Think about the time, energy and resources you put towards acquiring new customers.
Now, how much time, energy and resources do you put towards increasing the revenue you get from your existing customers, a.k.a customer expansion?
If you’re like a lot of SaaS companies, chances are you’re fixated on customer acquisition. Most of your marketing dollars are probably spent on ads and content to get more people to sign up for your product. And you have salespeople dedicated to chasing down new leads.
As someone who’s spent most of my SaaS career focused on getting new customers, I get it.
But as I’ve seen throughout my time at Baremetrics, customer expansion is an extremely underrated growth strategy that SaaS companies take for granted.
As I dug more into our own data, and spoke to other SaaS companies, I started to learn more about the best ways to grow a business through customer expansion. And as always, I’m sharing everything I’ve learned with you.
In this guide, you’ll learn:
- The three types of customer expansion most SaaS companies use to grow (explained through ice cream!)
- The truth that nobody tells you about customer acquisition
- Five customer expansion strategies for growth (with real life examples and results)
Three types of customer expansion for growth
In most cases, customer expansion falls under one of three buckets for SaaS companies:
- Upgrade: Offering a better/higher priced version of your product
- Cross-sell: Offering a complementary product
- Add-ons: Offering additional functionality or features to improve your customer’s current subscription
Here’s a visual of the difference between the three, explained with ice cream!
Ice cream is sweet (pun!), but let’s look at a few real-world examples of each type of customer expansion.
Customer expansion through upgrades
Later offers four different plans. On the Starter plan, users can post up to 60 posts on each of their social profiles. But if they want to post, say, 100 to each profile, they’d need to switch to a higher level plan.
That’s an example of customer expansion through upgrading.
Customer expansion through cross-selling
At Baremetrics, our flagship product is our metrics. Detailed reporting and analytics on everything from revenue, churn, customers and more. But we also have a couple of other products as well, Cancellation Insights and Recover.
Each of these products enhance the value you get from our metrics, but you don’t necessarily need them to use Baremetrics. That’s an example of customer expansion through cross-selling.
Customer expansion through add-ons
Ahrefs offers plans based on one user (for their two lowest priced plans). If you want to add an additional user to your plan, there’s an additional cost.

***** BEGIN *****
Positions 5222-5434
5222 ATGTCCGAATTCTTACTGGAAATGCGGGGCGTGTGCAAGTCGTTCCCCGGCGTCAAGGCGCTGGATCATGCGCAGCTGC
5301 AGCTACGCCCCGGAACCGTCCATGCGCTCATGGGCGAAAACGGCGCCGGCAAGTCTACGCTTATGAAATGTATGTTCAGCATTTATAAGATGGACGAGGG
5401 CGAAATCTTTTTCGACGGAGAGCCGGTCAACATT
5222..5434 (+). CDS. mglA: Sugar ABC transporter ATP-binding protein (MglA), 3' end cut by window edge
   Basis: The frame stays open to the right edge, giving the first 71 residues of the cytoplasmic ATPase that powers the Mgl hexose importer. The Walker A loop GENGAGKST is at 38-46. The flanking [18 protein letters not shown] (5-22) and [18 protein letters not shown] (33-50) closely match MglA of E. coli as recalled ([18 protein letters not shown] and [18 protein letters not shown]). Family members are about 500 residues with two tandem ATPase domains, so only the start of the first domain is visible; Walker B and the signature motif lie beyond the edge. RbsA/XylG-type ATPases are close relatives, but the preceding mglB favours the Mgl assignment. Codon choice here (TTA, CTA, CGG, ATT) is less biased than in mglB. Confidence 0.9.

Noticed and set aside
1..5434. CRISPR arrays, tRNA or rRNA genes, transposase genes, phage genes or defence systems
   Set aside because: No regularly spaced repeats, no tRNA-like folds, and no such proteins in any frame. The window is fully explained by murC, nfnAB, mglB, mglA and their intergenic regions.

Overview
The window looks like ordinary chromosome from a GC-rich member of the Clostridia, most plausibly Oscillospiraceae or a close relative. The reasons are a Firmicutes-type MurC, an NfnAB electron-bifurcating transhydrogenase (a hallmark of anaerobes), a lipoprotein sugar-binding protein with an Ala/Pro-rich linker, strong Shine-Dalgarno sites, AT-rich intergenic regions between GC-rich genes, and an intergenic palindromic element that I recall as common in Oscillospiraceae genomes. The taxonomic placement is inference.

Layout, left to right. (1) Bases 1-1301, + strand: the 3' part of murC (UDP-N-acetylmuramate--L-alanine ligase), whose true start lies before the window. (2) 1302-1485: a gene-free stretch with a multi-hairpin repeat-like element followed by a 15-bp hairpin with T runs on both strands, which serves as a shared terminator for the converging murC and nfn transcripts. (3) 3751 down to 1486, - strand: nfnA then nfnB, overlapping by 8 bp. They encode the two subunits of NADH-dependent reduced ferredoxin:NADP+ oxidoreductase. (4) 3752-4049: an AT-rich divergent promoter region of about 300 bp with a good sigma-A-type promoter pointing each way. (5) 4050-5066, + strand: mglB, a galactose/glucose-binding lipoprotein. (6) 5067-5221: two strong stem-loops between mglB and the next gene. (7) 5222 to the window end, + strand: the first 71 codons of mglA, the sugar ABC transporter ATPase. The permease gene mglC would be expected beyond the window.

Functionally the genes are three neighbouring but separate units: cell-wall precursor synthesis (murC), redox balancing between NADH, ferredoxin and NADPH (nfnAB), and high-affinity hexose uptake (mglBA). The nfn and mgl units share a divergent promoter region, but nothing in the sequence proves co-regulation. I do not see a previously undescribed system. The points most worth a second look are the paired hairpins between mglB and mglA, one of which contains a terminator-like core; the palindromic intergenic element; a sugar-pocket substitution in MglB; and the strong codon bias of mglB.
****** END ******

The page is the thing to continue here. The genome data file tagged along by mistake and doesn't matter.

That’s an example of customer expansion through add-ons.
Customer expansion is hands down one of the best ways to grow a SaaS company without falling victim to the “acquire new customers at all costs” mindset.
Which brings me to my next point.
What nobody tells you about customer acquisition
Getting new customers isn’t a bad thing. You’re running a business after all, so getting more people to pay you money is always the goal.
The problem however, comes when you think that getting new customers is the only way to grow your business. Not only is that not true, but in some cases, getting new customers isn’t even the best growth strategy.
We’ve all heard that it costs more to acquire new customers than to sell to existing ones. But that’s amplified even more when it comes to SaaS.
The software industry is at the top of the list.
But the cost of selling to your existing customers? It can be as low as zero, depending on how you do it, which we’ll talk about in the next section.
Beyond the cost, there’s also a lot more effort involved to acquire new customers. Here’s a simplified comparison of the amount of work you’d need to acquire a new customer, vs getting an existing customer to upgrade.
Selling to New vs. Existing Customers
|Use marketing to get them to know you exist||Knows who you are|
|Get them to try your product (trial)||Already using your product|
|Convince them that your product is valuable||Knows exactly how your product benefits them|
|Convert them into a paid customer||Already paying you|
|Onboard them||They’ve already been onboarded|
In case you need any more convincing, we’ve personally experienced a ton of growth over the past 12 months thanks to our customer expansion efforts. In fact, there are plenty of months where our expansion MRR outperformed our MRR from new customers.
Get data like this for your company with Baremetrics
According to the co-founder of Encharge, Kalo Yankulov, half of their new MRR each month comes from customer expansion.
Co-Founder @ Encharge
Expansion revenue is a big part of our growth at Encharge. About half of the new MRR we add every month comes from expansion revenue. We have a value-based pricing model (based on the number of contacts in the system) and a naturally sticky product, so expansion revenue is not something we deliberately work towards. As customers grow, they experience more value with Encharge and move to higher tiers. We automatically upgrade accounts after they reach the contact threshold for the particular plan.